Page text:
Artificial intelligence: An Era Of Adaptability
Artificial Intelligence: An Era Of Adaptability

By BOD Team
June 7, 2021 4 min read

Artificial Intelligence has entered the chat

October 4, 2011 - The first time the world heard the words, “Hey, Siri!”, it was the first day Artificial Intelligence (AI) was introduced into the day-to-day lives of the common people. Siri quickly became the one-stop solution for all our questions. Starting from our morning alarms to recommending a restaurant nearby - everything became extremely simple. AI entered our lives in the form of a hyper-personalised assistant. 

It was not long before different brands started relying on AI to assist their users and learn more about their habits, thoughts, and patterns. Brands that were till now just names and logos came alive. They were not just interacting with the user but also learning and growing with them. 

This was a decade ago. Now in 2021, AI has gone beyond assisting users - it is shaping the user’s thought process and behavioural patterns. The world of marketing has moved on from targeting audiences to targeting individuals and their needs. The question is how are these new technologies and developments changing brands?

AI is opening new avenues for brands to reimagine, reinvent and revamp themselves.

According to Forbes, the AI adoption rate in the industry is set to go up by 155%.

Let’s consider the case of Amazon. Amazon has been a pioneer in the art of personalised recommendations. They use their consumer data to enhance the user’s experience. As their algorithms become more and more sophisticated, they’ve started using the individual’s thought patterns beyond the world of Amazon. The recommendations now are largely based on your internet search and on people who are similar to you. With dynamic pricing, Amazon has also been able to optimise its revenue and sales.

Living up to their reputation as a leader in the field, Amazon has recently introduced checkout-free physical stores in Seattle, Chicago, and San Francisco. Equipped with AI-powered sensors and cameras, this technology can tell exactly which items a customer has picked up and will charge them automatically as they walk out of the store using the Amazon Go app.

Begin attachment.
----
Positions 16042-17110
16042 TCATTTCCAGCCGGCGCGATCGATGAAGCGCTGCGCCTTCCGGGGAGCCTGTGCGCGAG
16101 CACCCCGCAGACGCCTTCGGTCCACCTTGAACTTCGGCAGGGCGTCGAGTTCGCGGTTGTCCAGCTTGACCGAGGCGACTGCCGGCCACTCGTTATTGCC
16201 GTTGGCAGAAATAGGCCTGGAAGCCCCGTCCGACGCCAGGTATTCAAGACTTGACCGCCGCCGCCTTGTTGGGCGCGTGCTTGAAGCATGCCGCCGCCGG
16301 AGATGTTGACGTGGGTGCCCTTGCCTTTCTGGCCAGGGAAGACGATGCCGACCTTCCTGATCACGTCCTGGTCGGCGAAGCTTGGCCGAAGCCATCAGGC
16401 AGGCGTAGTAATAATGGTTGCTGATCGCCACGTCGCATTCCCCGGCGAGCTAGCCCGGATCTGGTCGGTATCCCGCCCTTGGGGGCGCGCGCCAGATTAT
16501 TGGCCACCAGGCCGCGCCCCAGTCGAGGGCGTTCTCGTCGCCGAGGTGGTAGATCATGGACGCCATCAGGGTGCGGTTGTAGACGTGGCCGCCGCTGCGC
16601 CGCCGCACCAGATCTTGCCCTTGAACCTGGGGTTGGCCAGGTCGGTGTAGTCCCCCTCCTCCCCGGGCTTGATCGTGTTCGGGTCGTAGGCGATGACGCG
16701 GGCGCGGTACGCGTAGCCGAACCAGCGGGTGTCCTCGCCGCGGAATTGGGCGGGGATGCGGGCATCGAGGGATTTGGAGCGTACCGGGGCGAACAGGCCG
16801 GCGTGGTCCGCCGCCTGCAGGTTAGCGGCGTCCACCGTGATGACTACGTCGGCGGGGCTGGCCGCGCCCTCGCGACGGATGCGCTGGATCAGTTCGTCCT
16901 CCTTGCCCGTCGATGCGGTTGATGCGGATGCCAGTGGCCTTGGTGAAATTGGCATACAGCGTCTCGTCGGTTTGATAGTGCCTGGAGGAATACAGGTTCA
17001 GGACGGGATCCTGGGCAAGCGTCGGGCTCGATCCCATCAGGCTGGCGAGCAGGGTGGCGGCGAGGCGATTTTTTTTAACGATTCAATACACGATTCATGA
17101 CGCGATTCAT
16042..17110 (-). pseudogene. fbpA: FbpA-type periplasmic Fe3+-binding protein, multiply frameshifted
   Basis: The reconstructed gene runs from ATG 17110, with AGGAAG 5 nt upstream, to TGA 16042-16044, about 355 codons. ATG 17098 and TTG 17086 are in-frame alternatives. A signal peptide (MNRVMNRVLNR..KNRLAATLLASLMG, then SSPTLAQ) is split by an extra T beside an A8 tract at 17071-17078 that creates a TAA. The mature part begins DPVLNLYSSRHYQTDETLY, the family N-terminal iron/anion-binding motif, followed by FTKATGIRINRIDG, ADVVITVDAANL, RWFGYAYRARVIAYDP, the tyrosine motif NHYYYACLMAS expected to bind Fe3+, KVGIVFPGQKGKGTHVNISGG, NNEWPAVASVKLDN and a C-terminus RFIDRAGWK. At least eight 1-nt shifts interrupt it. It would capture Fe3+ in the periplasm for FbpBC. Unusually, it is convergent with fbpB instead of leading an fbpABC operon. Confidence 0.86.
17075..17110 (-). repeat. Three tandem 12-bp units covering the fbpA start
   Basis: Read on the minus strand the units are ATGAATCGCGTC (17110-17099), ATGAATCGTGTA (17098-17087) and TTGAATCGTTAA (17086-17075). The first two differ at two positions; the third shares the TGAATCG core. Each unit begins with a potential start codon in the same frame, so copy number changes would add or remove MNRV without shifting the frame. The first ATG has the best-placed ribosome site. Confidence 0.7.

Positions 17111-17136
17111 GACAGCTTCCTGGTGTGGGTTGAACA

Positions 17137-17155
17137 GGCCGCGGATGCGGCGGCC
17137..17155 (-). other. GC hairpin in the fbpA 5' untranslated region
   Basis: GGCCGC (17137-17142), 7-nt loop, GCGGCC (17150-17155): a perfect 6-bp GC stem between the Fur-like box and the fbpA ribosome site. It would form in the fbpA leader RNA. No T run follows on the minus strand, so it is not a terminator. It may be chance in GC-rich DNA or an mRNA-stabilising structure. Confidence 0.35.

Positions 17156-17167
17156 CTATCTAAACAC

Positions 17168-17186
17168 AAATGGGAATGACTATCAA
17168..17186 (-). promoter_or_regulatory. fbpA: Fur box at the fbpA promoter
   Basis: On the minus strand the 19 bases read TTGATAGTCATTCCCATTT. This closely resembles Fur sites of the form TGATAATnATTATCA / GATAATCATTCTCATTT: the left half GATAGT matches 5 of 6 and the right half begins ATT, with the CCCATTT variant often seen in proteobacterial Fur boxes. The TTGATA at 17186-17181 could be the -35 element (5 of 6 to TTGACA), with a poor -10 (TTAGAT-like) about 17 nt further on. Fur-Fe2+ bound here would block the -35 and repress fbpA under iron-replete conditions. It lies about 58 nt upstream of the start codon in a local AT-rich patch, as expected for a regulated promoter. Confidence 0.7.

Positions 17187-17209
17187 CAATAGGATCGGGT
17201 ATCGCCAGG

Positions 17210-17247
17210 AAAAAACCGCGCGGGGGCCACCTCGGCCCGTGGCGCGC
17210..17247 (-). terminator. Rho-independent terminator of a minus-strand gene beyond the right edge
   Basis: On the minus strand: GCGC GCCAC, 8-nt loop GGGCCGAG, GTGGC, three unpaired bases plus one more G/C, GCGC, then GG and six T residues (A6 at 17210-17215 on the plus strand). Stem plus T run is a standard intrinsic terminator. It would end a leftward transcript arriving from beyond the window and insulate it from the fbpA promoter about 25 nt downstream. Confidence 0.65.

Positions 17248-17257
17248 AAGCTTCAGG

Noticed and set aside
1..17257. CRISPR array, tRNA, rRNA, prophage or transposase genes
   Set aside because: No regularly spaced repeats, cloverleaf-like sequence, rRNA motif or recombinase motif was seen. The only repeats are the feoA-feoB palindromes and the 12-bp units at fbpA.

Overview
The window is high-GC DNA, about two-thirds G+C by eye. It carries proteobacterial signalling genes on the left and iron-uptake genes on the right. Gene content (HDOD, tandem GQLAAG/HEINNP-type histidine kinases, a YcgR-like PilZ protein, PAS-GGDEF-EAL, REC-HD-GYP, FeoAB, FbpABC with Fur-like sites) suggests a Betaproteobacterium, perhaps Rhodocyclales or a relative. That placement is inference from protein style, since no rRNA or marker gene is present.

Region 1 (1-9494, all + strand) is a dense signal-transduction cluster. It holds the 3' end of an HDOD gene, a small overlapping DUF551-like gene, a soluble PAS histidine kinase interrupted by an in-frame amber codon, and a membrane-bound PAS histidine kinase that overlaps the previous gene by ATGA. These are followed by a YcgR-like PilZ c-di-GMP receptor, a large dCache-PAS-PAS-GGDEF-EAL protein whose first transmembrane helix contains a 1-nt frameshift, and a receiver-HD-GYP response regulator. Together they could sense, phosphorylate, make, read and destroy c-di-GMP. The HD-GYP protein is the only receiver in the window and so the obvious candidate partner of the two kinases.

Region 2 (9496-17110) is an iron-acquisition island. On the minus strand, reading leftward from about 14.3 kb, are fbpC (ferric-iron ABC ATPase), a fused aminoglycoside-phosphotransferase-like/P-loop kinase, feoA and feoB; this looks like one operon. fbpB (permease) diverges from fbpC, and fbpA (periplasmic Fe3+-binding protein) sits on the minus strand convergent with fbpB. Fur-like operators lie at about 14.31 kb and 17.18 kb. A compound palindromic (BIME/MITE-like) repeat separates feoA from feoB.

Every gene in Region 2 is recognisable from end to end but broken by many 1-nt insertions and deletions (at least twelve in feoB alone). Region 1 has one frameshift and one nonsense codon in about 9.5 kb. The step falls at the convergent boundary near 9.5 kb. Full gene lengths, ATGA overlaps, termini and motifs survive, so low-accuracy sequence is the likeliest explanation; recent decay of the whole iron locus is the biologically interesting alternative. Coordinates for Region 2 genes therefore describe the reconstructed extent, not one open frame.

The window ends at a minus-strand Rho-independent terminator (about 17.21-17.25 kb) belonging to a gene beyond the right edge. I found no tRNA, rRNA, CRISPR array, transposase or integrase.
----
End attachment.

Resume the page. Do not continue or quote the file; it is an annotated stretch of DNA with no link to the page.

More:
Even brands that are not essentially technology-based have integrated AI into their fabric to make their consumer experience more than just their product. A great example of this is Nike, which started with a fitness monitoring AI system and have evolved into using algorithms to empower a user to design their shoes at the store. According to Nike Chief Digital Officer Adam Sussman, Nike wants to, “deepen our bench of digital talent and further our capabilities in computer vision and artificial intelligence as we create the most compelling Nike consumer experience at every touchpoint.”

As more and more parameters are emerging, brands are also developing and growing in real-time. Brands have gone from marketing to a group to hyper-personalization in a very short period. In the coming times, that is closer than we can anticipate, brands that understand the data and utilise it in new ways while creating new patterns and thought processes will hold an edge over others. 

With the enormous amount of data at the disposal, brands have the potential to create and change mindsets. They need to push the boundaries and try different permutations and combinations to hit the right chords with their consumers. For example, in a bold move, Samsung kept the voice of a mother alive as an AI to guide the child through her life after being diagnosed with a terminally ill disease. This is just a small example that perfectly portrays the ocean of opportunities AI opens up for brands.